The Immortal is a short story written by Jorge Luis Borges and included in a collection, The Aleph, published in 1949; it tells the autobiographical tale of a roman soldier, Marcus Flaminius Rufus, and his quest for a river that gives immortality. After a long journey, he finds the river and a labyrinthic place called City of the Immortals. Firstly amazed by the beauty of the buildings, he then discovers that the City is an immense labyrinth with dead-end passages, inverted stairways, and many chaotic architectural structures. Rufus, horrified and repulsed by the city, describes it as “a chaos of heterogeneous words, the body of a tiger or a bull in which teeth, organs and heads monstrously pullulate in mutual conjunction and hatred.”
The first step of my visual research was one of Borges’ own sources of inspiration: the etchings of Piranesi, especially the impossible architecture depicted in the series The Prisons: his incongruous perspective and an anticipated gothic atmosphere are highly reflected in Argentine writer’s texts.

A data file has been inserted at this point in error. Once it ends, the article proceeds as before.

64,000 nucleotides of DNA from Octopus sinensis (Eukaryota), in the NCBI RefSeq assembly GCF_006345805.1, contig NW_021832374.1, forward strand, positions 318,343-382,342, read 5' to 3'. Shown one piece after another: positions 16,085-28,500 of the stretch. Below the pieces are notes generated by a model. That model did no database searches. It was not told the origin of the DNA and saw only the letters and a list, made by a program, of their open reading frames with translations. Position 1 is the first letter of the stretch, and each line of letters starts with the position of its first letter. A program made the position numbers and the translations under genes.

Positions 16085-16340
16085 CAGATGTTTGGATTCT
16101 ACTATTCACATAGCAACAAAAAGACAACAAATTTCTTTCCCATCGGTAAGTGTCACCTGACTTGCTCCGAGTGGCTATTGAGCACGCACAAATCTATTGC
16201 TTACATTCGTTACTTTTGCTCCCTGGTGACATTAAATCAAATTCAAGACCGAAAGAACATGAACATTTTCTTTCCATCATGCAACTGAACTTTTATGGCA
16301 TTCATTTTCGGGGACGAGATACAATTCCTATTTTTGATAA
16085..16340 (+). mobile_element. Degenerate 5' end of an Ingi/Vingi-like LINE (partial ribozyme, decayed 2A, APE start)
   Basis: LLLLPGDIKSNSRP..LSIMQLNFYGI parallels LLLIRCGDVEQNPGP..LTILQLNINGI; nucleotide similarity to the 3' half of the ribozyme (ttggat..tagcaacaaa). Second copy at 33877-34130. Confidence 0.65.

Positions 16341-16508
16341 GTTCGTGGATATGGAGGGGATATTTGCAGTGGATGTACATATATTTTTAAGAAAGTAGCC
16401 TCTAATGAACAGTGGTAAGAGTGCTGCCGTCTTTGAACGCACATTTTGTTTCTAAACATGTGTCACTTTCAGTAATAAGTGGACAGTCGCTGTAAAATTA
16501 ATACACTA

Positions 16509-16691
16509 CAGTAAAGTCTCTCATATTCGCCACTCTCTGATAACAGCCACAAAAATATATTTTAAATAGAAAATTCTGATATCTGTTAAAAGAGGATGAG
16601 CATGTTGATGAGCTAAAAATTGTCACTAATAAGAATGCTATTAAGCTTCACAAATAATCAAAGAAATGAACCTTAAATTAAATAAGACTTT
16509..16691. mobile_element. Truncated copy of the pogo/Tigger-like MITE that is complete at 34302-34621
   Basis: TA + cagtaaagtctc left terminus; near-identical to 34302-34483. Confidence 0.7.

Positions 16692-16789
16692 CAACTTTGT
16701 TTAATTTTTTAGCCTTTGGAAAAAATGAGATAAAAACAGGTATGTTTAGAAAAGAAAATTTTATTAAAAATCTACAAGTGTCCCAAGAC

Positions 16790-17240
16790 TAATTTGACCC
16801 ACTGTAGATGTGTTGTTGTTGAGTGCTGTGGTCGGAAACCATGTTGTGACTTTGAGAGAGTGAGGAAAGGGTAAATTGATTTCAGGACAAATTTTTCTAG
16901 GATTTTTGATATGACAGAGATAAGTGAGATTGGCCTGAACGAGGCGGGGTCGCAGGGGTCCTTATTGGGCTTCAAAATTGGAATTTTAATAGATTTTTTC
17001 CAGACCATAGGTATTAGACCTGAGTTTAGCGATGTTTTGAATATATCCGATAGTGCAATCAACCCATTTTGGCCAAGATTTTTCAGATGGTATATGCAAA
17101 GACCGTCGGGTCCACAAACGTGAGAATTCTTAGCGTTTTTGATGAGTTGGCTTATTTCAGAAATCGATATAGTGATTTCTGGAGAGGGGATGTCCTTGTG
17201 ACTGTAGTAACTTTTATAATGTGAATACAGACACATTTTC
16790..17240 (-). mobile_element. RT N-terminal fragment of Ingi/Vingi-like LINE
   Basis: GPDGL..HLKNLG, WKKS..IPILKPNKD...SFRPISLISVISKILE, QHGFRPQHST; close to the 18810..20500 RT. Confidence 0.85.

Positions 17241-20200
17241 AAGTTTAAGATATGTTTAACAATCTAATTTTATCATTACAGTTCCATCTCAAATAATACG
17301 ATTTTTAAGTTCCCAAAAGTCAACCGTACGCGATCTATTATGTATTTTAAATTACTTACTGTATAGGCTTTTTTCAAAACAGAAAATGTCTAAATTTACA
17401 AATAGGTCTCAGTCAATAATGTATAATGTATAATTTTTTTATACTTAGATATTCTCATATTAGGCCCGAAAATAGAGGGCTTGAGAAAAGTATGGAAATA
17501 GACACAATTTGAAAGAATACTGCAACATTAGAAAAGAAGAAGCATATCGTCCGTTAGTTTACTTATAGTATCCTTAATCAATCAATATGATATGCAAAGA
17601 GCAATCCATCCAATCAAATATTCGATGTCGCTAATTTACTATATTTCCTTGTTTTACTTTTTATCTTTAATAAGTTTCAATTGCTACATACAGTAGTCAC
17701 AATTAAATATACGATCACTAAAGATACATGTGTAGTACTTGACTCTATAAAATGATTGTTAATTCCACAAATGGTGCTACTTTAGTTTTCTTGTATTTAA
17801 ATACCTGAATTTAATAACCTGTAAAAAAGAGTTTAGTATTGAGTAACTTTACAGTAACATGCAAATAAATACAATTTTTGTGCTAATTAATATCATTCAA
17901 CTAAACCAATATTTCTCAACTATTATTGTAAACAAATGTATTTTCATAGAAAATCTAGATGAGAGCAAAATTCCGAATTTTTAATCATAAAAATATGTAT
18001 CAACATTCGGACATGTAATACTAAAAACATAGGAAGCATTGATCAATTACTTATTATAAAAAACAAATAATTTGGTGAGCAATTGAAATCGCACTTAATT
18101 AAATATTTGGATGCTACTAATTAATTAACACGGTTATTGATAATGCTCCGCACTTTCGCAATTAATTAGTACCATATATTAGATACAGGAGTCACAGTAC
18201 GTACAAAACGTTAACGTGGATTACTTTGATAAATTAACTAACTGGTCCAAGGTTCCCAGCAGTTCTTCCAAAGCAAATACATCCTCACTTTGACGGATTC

From Piranesi’s etchings I borrowed the idea of an unfinished yet solid structure that has a function without leading anywhere.
Maurits Cornelis Escher was a Dutch artist contemporary to Borges; they never met and probably Borges did not know Escher’s work, but they definitely share a common inspiration in Piranesi and the same research on infinities, paradoxes, and impossible objects.
An extensive presence of archetypical structural elements and his confident use of subverted perspectives were another reference for the making of my book.
Another last inspiration that I am willing to share is the great photographic work of British artist Michelle Lord.
This is how she describes her work in her website:
“Working non-digitally and using only base materials like card and paper to fabricate these large scale model structures, the work nevertheless takes on an uncanny resemblance to an actual city and demonstrates the power of paper architecture to convincingly simulate reality, where a freshly made model can evoke a lengthy history and its diminutive scale conjure up a life-size space. An intricate hybrid of photography, sculpture and architecture; the artificial eye of the camera subtly transforms these hand crafted models into a large sprawling complex, a new imaginary city.”
Firstly, I identified and designed the single architectural elements that would constitute my version of the City of the Immortals:
I then carved a ground into the book to host my structure: the pages that I removed from the book were stuck into a thick board and cut out into architectural elements.
Like in a children’s construction game, I then had to wedge each element in the previous one to create a self standing, impossible structure:
Here is the result: